Aspects of the interrelationships of attitudes and behaviour as illustrated by a longitudinal study of British adults: 3. Variation in individuals' attitudes over time and a cross-temporal ecological fallacy
In most models of the links between attitudes and behaviour it is assumed (implicitly if not explicitly) that people have stable predispositions to act in particular ways. This assumption has rarely been tested in studies of British voting behaviour which show, as in the first two papers of this series, strong links between measured attitudes and party choice when a longitudinal data set is used. Investigations of the respondents' attitudes over time show substantial inconsistency, however, which suggests a cross-temporal ecological fallacy and raises serious questions regarding the traditionally employed models of voting behaviour.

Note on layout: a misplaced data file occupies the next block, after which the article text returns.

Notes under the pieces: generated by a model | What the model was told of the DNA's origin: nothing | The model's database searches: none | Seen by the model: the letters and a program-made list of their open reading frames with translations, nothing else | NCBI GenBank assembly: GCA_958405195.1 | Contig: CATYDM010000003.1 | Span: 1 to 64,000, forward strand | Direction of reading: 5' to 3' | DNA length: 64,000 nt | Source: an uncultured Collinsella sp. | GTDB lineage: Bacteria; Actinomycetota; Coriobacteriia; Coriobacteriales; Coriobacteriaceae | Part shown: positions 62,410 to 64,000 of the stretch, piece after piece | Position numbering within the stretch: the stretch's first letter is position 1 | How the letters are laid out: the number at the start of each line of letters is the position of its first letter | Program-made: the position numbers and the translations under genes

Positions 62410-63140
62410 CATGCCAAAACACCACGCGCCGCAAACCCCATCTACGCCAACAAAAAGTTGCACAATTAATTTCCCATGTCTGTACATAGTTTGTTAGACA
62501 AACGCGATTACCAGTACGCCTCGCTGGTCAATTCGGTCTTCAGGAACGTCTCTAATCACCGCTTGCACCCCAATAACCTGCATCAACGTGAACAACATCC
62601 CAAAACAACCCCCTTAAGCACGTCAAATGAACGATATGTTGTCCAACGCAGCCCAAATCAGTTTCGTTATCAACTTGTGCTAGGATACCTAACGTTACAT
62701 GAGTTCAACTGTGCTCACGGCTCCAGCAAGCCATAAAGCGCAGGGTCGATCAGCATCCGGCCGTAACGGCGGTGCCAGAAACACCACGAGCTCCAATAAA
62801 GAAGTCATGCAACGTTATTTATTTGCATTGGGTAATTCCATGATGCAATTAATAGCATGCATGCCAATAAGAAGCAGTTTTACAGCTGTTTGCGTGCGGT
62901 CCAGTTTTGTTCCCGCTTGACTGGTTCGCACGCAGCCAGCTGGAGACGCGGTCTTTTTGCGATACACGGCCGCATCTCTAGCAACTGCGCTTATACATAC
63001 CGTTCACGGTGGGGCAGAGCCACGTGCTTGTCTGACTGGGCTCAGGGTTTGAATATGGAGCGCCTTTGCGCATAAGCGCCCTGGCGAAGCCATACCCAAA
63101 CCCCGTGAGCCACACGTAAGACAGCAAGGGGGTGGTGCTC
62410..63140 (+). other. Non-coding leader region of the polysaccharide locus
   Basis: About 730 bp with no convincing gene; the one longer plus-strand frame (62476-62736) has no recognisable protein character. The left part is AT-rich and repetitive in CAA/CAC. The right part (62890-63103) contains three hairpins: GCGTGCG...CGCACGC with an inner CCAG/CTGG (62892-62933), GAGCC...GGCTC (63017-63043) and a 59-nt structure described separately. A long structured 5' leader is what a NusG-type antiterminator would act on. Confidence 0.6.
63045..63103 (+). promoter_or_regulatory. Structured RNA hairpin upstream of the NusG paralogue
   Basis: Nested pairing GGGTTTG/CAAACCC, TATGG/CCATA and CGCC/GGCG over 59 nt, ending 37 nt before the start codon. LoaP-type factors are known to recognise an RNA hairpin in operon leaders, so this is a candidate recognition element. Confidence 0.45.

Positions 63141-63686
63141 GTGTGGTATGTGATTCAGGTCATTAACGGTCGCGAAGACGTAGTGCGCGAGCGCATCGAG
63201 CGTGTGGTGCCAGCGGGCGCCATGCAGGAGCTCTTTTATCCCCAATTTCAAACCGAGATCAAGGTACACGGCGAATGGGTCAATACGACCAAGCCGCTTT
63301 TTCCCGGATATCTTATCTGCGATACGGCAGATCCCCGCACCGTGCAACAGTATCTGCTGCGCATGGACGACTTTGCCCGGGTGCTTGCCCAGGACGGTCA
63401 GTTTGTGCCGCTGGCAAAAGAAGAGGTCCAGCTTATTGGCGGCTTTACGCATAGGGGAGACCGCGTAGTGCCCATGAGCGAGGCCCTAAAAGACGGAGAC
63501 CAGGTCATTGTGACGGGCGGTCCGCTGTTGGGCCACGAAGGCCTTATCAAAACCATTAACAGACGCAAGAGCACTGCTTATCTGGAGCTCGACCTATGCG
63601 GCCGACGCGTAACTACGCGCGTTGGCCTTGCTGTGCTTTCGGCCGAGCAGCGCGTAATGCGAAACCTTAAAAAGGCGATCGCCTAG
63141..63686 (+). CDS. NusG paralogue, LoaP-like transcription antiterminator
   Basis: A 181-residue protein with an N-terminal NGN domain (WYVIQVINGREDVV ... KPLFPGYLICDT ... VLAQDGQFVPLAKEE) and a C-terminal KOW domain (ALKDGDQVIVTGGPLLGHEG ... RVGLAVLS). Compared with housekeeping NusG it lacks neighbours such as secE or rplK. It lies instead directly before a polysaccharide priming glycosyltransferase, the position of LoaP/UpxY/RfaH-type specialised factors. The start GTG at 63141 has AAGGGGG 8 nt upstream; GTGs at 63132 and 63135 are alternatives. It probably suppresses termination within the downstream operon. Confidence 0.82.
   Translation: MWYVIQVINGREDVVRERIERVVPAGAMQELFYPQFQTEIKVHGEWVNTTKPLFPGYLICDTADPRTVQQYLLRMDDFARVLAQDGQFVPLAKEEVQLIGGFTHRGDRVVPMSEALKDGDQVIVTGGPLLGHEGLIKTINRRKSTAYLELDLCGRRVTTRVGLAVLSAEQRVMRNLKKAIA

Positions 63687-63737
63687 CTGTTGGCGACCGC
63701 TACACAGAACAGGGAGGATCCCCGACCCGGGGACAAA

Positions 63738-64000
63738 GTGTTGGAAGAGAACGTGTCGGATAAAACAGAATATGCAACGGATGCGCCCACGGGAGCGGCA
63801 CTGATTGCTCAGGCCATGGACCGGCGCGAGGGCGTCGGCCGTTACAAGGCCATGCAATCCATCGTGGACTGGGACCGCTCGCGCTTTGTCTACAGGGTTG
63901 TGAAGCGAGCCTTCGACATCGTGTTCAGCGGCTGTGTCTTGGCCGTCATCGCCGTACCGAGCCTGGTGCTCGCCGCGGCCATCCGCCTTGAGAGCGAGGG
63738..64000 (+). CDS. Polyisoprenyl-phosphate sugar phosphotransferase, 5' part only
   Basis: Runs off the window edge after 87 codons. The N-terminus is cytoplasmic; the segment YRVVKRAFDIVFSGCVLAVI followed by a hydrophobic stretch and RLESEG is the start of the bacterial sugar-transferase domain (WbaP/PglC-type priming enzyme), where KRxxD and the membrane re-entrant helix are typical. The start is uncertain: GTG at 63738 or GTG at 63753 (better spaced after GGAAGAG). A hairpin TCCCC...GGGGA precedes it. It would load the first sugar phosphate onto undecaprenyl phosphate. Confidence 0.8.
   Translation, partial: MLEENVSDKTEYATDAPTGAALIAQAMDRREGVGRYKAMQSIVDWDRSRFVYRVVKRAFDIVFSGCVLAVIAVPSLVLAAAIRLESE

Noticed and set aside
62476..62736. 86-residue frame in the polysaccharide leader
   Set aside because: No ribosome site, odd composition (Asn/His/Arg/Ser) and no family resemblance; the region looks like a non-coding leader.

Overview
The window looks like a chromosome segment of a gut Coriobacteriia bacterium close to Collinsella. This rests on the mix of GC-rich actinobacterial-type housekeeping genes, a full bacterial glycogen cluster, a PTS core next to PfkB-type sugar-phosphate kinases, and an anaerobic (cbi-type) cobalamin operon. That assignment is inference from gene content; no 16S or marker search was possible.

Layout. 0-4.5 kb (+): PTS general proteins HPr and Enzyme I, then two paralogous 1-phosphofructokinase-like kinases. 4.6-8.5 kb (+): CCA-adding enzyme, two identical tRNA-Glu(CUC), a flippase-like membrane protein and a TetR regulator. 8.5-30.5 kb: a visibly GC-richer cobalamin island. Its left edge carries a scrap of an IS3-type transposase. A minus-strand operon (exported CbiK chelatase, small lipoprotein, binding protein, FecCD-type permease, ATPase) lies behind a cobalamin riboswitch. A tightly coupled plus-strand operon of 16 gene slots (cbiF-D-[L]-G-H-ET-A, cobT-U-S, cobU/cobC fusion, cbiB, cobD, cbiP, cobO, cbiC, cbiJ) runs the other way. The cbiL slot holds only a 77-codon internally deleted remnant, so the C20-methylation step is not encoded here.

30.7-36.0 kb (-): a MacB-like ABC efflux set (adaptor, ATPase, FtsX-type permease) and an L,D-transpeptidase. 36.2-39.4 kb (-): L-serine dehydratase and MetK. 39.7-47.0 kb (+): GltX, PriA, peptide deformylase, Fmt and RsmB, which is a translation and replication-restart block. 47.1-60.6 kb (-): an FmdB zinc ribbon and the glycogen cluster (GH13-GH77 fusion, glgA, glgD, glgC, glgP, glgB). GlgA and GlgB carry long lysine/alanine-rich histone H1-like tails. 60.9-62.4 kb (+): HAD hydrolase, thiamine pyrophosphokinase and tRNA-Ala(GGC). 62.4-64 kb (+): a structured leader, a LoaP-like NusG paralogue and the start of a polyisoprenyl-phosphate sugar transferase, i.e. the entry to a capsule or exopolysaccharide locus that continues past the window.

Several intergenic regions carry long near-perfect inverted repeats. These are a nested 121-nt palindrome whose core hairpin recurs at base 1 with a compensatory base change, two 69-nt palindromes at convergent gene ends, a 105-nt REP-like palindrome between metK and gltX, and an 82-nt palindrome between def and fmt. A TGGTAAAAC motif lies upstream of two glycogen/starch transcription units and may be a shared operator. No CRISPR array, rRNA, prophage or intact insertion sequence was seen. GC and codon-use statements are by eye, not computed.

When requesting a correction, please mention this item's handle: RePEc:pio:envira:v:31:y:1999:i:10:p:1773-1785. See general information about how to correct material in RePEc.
For technical questions regarding this item, or to correct its authors, title, abstract, bibliographic or download information, contact: (Neil Hammond)
If references are entirely missing, you can add them using this form.